Butor's books share a basic pattern that is characteristically consistent throughout his work. They all begin with a definite goal that disintegrates as we proceed and ends in apparent defeat. Yet this failure is always projected to be a positive experience. In this paper, we offer an explanation of the nature of this negative-positive relationship and the apparent change of form after Degrés, through an examination of a subtopic of rage—chaos—in...
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SOURCE: Pringle, Mary Beth. “Butor's Room without a View: The Train Compartment in La Modification.” Review of Contemporary Fiction 5, no. 3 (fall 1985): 112–18.
[In the following essay, Pringle contends that the train compartment in Butor's La Modification signifies a “microcosm within a microcosm” and reflects the protagonist's view of and relationship to the larger world.]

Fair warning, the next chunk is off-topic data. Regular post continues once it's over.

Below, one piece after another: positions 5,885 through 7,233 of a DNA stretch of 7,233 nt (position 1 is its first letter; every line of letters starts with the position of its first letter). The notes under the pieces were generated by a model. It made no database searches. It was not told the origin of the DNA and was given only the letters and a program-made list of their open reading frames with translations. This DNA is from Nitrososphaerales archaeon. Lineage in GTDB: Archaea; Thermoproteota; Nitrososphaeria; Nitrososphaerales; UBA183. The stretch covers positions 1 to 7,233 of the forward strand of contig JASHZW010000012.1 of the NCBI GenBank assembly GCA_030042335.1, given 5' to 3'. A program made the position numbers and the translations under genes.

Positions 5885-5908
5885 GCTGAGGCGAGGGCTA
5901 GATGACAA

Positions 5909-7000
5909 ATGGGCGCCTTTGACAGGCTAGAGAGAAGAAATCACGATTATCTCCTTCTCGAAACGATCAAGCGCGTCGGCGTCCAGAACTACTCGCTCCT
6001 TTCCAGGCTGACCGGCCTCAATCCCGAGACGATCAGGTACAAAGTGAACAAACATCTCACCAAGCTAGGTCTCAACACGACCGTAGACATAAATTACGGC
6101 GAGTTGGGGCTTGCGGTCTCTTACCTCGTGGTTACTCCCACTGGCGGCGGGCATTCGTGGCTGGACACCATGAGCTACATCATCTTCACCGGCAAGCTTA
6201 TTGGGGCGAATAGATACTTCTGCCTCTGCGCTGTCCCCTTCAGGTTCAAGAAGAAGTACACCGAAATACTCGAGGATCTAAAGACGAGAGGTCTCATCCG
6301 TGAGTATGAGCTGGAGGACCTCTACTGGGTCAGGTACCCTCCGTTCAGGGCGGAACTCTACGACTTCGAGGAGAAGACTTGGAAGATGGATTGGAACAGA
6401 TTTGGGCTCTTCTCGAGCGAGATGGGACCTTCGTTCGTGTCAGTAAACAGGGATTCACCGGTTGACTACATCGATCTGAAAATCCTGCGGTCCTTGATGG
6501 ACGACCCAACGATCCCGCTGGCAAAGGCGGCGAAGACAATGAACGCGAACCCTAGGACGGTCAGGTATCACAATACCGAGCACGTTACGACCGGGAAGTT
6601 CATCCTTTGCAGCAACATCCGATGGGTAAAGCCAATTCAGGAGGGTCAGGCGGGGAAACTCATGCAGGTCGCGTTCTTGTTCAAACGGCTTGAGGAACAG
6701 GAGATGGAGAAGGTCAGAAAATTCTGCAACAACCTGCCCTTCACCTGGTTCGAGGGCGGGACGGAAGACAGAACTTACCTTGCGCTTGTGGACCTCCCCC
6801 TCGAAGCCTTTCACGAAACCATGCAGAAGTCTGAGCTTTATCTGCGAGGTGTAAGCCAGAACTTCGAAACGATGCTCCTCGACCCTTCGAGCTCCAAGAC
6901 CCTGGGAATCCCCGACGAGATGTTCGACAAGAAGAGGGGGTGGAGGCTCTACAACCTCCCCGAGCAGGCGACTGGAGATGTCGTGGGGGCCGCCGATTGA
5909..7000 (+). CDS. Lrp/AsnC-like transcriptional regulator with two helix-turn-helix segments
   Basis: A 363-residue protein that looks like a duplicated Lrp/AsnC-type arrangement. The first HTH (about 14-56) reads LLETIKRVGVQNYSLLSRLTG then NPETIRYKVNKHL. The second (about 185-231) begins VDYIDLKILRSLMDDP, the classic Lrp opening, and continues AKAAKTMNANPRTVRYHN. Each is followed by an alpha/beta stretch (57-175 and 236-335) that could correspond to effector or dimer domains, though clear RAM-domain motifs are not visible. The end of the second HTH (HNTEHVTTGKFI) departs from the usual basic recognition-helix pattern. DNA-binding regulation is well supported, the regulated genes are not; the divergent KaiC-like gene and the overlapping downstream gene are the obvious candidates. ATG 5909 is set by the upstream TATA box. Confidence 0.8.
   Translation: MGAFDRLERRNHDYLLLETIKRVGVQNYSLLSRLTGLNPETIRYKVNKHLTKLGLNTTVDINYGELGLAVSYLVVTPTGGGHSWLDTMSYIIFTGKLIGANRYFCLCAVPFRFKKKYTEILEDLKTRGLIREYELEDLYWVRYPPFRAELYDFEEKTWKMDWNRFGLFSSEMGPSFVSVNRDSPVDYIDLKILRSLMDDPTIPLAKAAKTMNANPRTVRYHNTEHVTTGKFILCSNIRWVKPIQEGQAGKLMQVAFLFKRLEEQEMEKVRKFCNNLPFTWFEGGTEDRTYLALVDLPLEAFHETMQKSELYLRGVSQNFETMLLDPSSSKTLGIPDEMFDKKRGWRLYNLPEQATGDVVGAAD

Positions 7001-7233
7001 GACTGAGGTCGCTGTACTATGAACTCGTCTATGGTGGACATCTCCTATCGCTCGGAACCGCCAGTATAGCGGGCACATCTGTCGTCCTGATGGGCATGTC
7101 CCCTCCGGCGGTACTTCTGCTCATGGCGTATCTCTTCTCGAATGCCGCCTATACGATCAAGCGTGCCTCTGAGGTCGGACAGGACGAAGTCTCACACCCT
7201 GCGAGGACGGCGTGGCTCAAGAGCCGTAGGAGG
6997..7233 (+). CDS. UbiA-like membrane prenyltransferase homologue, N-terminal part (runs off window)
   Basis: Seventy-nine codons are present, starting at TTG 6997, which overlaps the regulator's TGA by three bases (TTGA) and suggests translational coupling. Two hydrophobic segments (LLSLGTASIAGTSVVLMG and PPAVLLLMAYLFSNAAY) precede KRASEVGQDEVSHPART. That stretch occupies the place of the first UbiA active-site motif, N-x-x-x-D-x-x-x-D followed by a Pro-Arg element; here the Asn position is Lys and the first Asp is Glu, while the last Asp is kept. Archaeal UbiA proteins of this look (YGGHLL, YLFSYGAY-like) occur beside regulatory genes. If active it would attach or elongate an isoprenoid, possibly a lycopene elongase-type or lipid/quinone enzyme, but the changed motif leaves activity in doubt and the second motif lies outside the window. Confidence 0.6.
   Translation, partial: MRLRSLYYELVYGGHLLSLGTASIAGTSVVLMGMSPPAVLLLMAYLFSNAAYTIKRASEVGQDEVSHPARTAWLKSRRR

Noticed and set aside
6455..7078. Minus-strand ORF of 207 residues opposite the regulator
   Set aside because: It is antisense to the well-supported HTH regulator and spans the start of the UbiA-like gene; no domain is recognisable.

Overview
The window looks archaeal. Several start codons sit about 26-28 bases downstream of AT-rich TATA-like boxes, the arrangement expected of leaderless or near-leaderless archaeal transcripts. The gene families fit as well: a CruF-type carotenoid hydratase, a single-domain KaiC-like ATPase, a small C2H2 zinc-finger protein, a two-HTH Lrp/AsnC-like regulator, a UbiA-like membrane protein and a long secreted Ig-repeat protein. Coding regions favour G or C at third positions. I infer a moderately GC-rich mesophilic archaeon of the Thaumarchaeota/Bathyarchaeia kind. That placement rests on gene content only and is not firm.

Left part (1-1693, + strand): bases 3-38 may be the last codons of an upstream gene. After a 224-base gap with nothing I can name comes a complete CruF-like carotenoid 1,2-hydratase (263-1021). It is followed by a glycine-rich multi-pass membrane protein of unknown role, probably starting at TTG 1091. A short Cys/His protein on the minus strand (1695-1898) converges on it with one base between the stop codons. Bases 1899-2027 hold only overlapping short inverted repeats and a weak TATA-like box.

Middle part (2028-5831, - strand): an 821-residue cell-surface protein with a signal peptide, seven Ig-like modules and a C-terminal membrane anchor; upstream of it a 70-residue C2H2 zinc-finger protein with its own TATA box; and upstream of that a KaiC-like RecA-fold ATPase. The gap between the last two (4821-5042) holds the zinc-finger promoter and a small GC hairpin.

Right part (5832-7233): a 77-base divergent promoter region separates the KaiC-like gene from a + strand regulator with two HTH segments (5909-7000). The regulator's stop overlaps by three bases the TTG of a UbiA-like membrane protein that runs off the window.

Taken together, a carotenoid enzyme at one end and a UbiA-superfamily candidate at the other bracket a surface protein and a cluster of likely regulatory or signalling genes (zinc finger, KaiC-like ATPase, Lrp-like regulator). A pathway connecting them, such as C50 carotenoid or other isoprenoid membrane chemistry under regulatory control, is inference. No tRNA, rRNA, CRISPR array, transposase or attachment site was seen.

Twentieth-century novelists frequently use train compartments to represent microcosms of the worlds through which trains travel; French writers are no exception. In at least one novel by Butor, Gide, and Larbaud,1 and in a film by Alain Robbe-Grillet, a train figures prominently. None has been written, however, in which the train is more important than in La Modification by Michel Butor. Its plot traces a rail journey made by Léon Delmont from Paris to Rome in a train compartment on the Paris-Rome Rapide. The commonplace furnishings of the compartment, its passengers, and their luggage, on at least two levels, create microcosms that reflect larger worlds. First, the compartment is a miniature embodiment of the natural environment and second, it reflects Léon Delmont's dawning perception that the world outside the train is orderless, timebound, and disintegrating.
In one sense, the compartment represents a microcosm within a microcosm because it is in one of several nearly...
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SOURCE: Chavdarian, Seda A. “Michel Butor's La Modification: The Revolution from Within.” International Fiction Review 13, no. 1 (winter 1986): 3–7.